Director . . . . . . . . . . . . . . . . . . . . . . . . . . . . . . . . . . . . . . . . . . . Juan José Campanella
Screenplay . . . . . . . . . . . . . . . . . . . . . . Juan José Campanella and Eduardo Sacheri
Producers . . . . . . . . . . . . . . . . . . . . Mariela Besuievsky and Juan José Campanella
Cinematography . . . . . . . . . . . . . . . . . . . . . . . . . . . . . . . . . . . . . . . . . . . . . Félix Monti
Editing . . . . . . . . . . . . . . . . . . . . . . . . . . . . . . . . . . . . . . . . . . . . . Juan José Campanella
Production Design . . . . . . . . . . . . . . . . . . . . . . . . . . . . . . . . . . . . . . . . . Marcelo Pont
Costume Design . . . . . . . . . . . . . . . . . . . . . . . . . . . . . . . . . . . . . . . . . . . . Cecilia Monti
Music . . . . . . . . . . . . . . . . . . . . . . . . . . . . . . . . . . . . . . . . . . . . . . . . . . . . Federico Jusid
Sound . . . . . . . . . . . . . . . . . . . . . . . . . . . . . . . . . . . . . . . . . . . . José Luis Díaz Ouzande
Production Company . . . . . . . . . . . . . . . . . . . . . . . . . . . . . . . . . . . . . . Haddock Films

The cast includes: Ricardo Darín (Benjamín Espósito), Soledad Villamil (Irene Menéndez Hastings), Pablo Rago (Ricardo Morales), Guillermo Francella (Pablo Sandoval), Javier Godina (Gómez).

Reviews

IMDB member from Spain
This is quite frankly an astonishing film. One that fills your entire array of senses and sensitivities, and the praise from Argentine reviewers here is 100 percent justified. Ricardo Darín turns in another majestic performance as a Buenos Aires court employee who is fiercely affected by the rape and murder of a young girl in 1974, a tragedy that dominates his life. Overlapping this theme is the powerfully sensual but never physical relationship between Darín and his superior, the investigating judge played by the superb Soledad Villamil. The connection between the two is electric. It’s a pity this film cannot easily transcend the language barrier, if it was an English-language film of the same quality it would already be hailed as a masterpiece. The blending of tragedy, love, violence and humour is brilliant, and the comedy dialogue fantastic. One scene where Ricardo Darín is balled out for having searched an old lady’s house is priceless in terms of comic timing and delivery. A wonderful performance also from Guillermo Francella as the court clerk with a drinking problem, in fact the secondary acting is all first-class. The camera-work is impressive, especially the swoop down into the football stadium and the closeups, and the script is also superb. Argentina has nominated the film as its candidate for best foreign film at the Oscar’s, it deserves to walk it.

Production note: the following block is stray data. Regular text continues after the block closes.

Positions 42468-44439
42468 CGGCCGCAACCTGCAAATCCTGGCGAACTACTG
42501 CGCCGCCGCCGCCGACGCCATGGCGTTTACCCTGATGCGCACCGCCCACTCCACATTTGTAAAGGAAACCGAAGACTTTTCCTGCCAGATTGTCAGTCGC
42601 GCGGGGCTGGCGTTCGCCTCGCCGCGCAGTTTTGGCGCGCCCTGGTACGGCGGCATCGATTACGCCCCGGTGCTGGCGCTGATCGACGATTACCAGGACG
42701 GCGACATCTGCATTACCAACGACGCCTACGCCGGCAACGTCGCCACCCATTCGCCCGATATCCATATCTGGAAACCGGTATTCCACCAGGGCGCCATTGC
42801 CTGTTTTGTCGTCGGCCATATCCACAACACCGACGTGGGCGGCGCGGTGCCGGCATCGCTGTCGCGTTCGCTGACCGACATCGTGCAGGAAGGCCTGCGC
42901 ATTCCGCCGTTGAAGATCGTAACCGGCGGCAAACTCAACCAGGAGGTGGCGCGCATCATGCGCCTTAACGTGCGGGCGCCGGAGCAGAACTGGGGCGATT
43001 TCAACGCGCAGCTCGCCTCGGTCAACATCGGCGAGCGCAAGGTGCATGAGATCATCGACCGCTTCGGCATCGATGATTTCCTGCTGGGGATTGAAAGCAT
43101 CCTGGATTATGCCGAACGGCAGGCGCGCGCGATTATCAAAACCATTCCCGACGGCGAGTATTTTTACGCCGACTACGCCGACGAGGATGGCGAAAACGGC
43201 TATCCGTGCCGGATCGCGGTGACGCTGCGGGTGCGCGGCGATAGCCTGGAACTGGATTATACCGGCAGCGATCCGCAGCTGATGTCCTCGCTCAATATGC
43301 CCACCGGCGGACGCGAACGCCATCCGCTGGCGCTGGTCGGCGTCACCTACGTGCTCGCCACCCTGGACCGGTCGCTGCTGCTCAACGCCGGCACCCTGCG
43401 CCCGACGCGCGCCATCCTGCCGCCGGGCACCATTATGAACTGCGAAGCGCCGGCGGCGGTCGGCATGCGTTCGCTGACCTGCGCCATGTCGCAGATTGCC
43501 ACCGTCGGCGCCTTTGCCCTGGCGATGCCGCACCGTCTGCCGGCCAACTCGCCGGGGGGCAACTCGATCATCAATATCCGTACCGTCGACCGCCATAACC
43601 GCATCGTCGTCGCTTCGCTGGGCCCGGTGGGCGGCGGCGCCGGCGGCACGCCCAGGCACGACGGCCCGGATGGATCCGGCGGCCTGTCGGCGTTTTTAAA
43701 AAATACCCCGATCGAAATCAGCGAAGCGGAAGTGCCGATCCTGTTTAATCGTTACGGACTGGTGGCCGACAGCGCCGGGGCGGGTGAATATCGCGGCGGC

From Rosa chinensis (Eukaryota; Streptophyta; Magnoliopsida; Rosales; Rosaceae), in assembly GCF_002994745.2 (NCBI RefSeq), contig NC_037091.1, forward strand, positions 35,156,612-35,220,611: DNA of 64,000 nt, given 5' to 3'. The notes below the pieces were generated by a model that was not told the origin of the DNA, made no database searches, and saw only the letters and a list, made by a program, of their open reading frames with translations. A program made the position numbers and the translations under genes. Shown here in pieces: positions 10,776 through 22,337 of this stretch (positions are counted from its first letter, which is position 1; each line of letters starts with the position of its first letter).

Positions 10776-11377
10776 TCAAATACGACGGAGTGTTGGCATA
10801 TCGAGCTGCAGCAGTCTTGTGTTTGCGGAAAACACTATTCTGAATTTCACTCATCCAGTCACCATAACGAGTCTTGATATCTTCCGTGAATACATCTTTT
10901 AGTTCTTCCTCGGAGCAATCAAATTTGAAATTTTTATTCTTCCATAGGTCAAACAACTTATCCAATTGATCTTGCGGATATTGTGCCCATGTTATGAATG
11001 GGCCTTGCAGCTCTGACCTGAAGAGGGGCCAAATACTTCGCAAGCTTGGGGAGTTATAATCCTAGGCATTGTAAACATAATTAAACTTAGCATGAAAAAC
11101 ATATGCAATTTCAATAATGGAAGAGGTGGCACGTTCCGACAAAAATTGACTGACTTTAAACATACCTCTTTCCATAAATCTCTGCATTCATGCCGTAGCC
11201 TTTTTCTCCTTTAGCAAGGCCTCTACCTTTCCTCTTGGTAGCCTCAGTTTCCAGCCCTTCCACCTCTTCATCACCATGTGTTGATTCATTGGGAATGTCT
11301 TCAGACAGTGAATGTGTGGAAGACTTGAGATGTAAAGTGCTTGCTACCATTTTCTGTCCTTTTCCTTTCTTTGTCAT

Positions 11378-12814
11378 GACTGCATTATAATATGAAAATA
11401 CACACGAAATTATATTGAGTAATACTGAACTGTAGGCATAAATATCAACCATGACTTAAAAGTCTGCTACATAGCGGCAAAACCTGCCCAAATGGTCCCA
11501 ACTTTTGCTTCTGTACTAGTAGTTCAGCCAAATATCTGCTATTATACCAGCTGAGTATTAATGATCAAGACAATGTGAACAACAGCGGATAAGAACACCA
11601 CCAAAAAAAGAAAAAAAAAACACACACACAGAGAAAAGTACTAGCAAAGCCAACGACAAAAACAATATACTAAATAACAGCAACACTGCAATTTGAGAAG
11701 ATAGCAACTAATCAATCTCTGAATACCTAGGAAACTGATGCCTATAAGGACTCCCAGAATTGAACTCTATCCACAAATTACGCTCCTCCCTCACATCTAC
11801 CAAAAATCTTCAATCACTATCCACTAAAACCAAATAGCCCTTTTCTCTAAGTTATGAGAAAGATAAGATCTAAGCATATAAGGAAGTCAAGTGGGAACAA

Did You Know?

This is the sixth nomination for Argentina. As of 2009 El Secreto de Sus Ojos is Argentina’s most viewed cinema movie since 1983, with nearly 3 million viewers. This is the second movie directed by Juan José Campanella to receive an Oscar nomination. The first one was El Hijo de la Novia (2001).

One Nomination

Best Foreign Language Film~Argentina

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Academy Award® Nominated: Ajami ~ Israel

Ensemble post by: Audiegrl and Geot

Written and directed by a Palestinian and an Israeli director, Scandar Copti (a Palestinian born and raised in Ajami) and Yaron Shani (a Jewish Israeli), Ajami explores five different stories set in an actual impoverished Christian-and-Muslim Arab neighborhood of the Tel Aviv – Jaffa metropolis, called Ajami.

Jaffa’s Ajami neighborhood is a melting pot of cultures and conflicting views among Jews, Muslims and Christians. Back and forth in time, and through the eyes of various characters, we witness how impossible the situation actually is: the 13-year-old Nasri who lives in fear; a young Palestinian refugee called Malek, who works illegally in Israel; the affluent Palestinian Binj who dreams of a bright future with his Jewish girlfriend and the Jewish policeman Dando who is obsessed with finding his missing brother. The many characters played by non-professional actors lend the story the feel of a documentary.

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Credits

Directors/Screenplay . . . . . . . . . . . . . . . . . . . . . . . Scandar Copti and Yaron Shani
Producers . . . . . . . . . Mosh Danon, Talia Kleinhendler and Thanassis Karathanos
Cinematography . . . . . . . . . . . . . . . . . . . . . . . . . . . . . . . . . . . Boaz Yehonatan Yacov
Editing . . . . . . . . . . . . . . . . . . . . . . . . . . . . . . . . . . . . Yaron Shani and Scandar Copti
Production Design . . . . . . . . . . . . . . . . . . . . . . . . . . . . . . . . . . . . . . . . . . . . Yoav Sinai